The Court’s rejection of applicability of the England and Wales Court of Appeal’s reasoning in the apixaban case is also rather tersely motivated. What is not mentioned in the Dutch appeal judgment, is that Lord Justice Arnold did not rely solely on the Warner-Lambert precedent, but also elaborately discussed G2/21. In the end Lord Justice Arnold’s assessment of inventive step focused on the question whether the technical effect was derivable from the application at the filing date for the skilled person with the common general knowledge in mind, which seems to be in line with G2/21. Arnold interprets applies the ‘derivability’ criterion from the G2/21 decision differently from the Dutch Court of Appeal, and in line with the Warner-Lambert decision. It is remarkable and arguably also undesirable courts in different EPC states both apply the G2/21 decision to the same set of facts but arrive at different outcomes.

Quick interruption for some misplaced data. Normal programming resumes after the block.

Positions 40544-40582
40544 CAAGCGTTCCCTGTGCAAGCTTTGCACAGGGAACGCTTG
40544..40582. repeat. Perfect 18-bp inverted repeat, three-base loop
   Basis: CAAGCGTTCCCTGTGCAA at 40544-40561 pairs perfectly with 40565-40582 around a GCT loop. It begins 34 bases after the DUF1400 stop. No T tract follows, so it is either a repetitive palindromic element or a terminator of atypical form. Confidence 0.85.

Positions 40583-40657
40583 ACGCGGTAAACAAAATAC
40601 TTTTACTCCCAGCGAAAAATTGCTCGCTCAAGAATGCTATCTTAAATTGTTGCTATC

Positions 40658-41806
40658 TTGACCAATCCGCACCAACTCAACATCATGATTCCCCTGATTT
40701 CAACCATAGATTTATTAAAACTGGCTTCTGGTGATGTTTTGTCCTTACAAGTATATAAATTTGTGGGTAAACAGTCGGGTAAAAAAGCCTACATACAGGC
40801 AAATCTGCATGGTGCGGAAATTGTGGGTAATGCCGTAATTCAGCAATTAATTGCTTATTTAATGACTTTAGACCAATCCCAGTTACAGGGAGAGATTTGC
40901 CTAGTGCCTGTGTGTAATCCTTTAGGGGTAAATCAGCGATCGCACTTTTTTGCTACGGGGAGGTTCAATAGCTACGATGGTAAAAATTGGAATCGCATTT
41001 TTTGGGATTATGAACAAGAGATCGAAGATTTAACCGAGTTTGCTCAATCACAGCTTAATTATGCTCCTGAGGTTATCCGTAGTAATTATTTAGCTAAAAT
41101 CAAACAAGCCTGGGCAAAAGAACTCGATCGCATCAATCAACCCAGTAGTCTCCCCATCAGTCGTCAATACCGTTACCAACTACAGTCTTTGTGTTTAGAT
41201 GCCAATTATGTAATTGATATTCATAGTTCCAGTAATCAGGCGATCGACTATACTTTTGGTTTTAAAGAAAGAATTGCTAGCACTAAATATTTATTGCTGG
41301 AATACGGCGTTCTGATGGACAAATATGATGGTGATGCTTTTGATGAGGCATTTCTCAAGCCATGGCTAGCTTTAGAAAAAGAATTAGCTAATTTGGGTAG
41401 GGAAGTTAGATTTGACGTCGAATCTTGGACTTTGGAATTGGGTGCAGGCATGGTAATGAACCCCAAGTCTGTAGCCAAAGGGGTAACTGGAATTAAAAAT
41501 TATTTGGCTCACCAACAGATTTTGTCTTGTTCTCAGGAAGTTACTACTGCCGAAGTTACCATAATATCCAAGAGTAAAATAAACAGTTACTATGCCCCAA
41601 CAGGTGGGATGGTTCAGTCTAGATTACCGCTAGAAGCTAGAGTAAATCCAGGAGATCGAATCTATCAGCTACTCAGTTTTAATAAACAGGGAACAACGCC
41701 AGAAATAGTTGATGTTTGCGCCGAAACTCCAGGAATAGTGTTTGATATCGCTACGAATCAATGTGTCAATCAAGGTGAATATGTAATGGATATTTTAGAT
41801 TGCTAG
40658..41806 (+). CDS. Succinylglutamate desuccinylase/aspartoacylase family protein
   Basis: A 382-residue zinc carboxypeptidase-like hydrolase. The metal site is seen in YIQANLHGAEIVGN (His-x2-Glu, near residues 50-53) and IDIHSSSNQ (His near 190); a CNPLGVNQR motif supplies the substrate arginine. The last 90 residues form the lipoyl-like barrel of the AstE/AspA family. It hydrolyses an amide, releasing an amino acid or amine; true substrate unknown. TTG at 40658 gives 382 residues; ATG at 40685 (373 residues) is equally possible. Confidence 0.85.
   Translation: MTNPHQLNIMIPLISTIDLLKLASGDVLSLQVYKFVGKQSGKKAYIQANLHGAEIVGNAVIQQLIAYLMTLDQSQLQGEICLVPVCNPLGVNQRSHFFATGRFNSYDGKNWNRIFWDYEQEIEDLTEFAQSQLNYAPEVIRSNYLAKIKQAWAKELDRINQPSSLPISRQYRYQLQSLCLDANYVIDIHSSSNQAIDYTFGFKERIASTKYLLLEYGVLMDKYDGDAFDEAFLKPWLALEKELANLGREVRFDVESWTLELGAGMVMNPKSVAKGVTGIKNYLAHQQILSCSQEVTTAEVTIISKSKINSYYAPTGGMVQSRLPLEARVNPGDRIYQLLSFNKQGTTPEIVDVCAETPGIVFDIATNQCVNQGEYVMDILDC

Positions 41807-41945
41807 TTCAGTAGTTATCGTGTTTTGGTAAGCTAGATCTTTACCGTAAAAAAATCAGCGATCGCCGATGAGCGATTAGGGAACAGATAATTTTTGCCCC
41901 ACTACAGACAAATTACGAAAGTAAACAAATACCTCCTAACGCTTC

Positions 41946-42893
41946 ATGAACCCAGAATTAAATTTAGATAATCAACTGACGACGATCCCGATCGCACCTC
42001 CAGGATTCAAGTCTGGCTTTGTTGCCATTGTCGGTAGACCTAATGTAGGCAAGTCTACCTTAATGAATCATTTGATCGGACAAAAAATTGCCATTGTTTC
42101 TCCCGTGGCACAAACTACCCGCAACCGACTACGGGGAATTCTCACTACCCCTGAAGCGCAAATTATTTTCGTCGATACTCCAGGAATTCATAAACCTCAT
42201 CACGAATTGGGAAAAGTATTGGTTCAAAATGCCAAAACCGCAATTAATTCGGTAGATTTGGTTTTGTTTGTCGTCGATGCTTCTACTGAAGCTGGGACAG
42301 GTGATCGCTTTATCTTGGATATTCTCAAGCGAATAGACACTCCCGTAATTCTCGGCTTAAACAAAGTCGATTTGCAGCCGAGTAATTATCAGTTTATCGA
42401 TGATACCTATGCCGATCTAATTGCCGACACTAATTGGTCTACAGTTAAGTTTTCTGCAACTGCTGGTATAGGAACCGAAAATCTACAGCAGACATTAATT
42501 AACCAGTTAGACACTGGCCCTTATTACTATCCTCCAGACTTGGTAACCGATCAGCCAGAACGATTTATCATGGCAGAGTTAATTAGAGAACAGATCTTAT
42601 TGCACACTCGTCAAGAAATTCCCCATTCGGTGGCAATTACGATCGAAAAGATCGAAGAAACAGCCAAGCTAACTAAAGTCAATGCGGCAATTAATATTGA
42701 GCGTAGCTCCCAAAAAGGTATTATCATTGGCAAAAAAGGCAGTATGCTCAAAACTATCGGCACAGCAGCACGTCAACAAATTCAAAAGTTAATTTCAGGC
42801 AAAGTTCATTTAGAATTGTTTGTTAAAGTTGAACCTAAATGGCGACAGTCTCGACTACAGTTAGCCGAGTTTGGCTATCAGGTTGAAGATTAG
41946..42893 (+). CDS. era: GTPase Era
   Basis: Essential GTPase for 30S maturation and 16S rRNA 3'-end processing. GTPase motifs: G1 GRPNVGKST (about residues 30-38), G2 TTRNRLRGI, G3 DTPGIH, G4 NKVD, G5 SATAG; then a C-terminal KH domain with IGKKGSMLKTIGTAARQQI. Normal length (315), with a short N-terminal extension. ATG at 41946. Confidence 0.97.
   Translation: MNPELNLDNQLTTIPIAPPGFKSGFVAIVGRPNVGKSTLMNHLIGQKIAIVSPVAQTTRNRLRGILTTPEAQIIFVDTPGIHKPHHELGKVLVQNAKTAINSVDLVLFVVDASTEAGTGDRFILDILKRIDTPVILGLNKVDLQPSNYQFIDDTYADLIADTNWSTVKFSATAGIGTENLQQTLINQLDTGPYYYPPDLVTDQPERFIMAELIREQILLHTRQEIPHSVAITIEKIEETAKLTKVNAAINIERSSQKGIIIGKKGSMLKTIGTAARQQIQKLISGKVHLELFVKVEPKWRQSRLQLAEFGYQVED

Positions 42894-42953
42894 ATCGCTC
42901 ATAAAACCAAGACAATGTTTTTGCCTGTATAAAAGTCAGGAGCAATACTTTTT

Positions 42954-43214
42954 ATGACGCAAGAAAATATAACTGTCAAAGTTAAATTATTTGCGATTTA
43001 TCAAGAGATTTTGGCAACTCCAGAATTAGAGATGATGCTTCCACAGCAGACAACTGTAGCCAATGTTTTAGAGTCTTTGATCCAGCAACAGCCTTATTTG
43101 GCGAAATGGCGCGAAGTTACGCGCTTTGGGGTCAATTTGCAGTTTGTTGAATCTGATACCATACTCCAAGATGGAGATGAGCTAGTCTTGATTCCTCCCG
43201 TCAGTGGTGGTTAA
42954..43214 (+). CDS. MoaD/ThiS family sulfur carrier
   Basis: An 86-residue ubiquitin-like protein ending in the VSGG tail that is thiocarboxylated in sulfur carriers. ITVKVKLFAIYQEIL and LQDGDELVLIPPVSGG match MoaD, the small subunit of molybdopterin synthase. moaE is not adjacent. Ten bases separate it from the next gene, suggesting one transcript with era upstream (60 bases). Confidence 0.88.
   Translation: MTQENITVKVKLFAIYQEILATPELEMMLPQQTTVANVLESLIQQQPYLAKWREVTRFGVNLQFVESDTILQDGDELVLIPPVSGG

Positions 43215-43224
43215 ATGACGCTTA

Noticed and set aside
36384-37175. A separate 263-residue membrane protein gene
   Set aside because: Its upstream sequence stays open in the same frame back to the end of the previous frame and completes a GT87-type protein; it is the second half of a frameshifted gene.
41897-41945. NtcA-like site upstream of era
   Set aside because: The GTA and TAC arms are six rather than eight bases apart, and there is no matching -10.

All in all, it remains to be seen in which direction the interpretation of G2/21 in Dutch patent litigation will go in future cases. The test applied by the Court in the case at hand may well be subject of an appeal to the Dutch Supreme Court. Moreover, in future (pharmaceutical) patent cases, it is to be expected that G2/21 will be discussed further and the criteria applied by the Court of Appeal in the apixaban case may well be further refined.
Finally, it is interesting to note that two of the three judges sitting on the Court of Appeal panel in the apixaban case (R. Kalden and P.H. Blok) are also judges in the UPC Court of Appeal. This judgment perhaps gives some insight into the interpretation of G2/21 that the UPC may be expected to apply.
For further inquiries, please contact Jaap Bremer, Jens Brugman or Jarieke Timmerman.